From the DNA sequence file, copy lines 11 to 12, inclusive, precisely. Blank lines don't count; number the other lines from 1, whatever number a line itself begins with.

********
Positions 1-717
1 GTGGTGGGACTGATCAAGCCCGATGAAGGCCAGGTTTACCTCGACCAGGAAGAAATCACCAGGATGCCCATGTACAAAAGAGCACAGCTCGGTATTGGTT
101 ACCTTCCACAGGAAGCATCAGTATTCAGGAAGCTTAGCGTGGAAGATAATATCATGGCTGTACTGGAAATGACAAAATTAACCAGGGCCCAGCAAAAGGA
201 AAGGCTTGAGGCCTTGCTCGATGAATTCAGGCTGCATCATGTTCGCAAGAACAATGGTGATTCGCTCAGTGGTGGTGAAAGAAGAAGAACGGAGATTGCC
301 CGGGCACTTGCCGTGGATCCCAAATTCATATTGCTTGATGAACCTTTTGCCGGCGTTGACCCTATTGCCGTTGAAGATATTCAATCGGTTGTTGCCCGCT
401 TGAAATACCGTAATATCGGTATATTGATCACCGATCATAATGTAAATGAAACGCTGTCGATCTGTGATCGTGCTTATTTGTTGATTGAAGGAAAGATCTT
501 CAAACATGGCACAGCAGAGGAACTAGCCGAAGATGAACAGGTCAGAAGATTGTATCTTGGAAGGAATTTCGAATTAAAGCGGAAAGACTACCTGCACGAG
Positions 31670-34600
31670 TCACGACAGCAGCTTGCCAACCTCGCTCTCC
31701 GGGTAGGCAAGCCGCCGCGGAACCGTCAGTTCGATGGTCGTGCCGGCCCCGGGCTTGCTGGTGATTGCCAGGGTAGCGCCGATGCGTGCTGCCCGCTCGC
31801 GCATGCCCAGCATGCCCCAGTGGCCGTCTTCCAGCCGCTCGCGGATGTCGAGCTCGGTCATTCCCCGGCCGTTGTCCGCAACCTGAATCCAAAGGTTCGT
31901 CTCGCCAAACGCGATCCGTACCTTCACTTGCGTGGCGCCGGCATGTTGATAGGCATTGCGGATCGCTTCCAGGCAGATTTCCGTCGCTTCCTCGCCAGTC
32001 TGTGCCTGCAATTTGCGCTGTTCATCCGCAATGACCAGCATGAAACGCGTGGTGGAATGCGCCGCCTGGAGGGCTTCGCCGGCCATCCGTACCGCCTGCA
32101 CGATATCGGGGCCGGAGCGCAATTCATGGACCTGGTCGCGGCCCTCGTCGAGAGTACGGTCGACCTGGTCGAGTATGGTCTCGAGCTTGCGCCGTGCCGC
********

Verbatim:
31801 GCATGCCCAGCATGCCCCAGTGGCCGTCTTCCAGCCGCTCGCGGATGTCGAGCTCGGTCATTCCCCGGCCGTTGTCCGCAACCTGAATCCAAAGGTTCGT
31901 CTCGCCAAACGCGATCCGTACCTTCACTTGCGTGGCGCCGGCATGTTGATAGGCATTGCGGATCGCTTCCAGGCAGATTTCCGTCGCTTCCTCGCCAGTC